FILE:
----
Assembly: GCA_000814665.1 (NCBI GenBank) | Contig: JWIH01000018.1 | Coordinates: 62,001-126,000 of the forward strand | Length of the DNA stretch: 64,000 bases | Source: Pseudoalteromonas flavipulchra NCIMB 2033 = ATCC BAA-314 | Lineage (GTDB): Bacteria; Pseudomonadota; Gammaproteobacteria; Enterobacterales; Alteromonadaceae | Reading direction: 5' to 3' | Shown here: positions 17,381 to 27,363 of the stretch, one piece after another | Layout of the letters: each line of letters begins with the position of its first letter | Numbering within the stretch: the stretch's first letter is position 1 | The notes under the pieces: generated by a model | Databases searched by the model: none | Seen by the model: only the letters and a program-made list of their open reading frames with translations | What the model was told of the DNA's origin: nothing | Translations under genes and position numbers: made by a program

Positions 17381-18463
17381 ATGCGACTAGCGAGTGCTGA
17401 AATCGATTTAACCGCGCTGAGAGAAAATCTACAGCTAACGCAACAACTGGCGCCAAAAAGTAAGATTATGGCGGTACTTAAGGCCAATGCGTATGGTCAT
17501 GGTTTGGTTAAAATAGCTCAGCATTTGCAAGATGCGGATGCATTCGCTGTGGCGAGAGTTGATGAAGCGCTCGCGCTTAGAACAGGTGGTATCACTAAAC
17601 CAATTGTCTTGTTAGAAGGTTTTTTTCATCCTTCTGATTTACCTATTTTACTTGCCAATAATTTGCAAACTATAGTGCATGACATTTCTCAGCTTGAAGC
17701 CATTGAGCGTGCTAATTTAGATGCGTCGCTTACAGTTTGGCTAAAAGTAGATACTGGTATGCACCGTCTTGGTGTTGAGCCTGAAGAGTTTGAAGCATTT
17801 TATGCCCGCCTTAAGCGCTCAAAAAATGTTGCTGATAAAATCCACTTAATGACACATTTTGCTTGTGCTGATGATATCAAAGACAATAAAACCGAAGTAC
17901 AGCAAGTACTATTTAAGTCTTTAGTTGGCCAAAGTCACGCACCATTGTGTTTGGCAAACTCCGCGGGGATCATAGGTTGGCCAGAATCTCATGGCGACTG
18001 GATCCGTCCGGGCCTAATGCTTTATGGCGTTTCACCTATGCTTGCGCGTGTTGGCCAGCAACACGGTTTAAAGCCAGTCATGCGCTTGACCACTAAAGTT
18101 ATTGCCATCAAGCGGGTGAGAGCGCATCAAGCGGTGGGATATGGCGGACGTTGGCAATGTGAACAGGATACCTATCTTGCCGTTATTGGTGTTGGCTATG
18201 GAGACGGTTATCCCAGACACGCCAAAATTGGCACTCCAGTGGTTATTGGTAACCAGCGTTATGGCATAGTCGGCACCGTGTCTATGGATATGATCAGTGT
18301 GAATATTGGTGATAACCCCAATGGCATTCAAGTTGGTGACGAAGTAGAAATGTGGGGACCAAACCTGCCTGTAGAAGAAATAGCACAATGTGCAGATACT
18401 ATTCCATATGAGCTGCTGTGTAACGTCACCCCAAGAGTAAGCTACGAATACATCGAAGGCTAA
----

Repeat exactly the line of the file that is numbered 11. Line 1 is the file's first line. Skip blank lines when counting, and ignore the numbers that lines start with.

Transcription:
18101 ATTGCCATCAAGCGGGTGAGAGCGCATCAAGCGGTGGGATATGGCGGACGTTGGCAATGTGAACAGGATACCTATCTTGCCGTTATTGGTGTTGGCTATG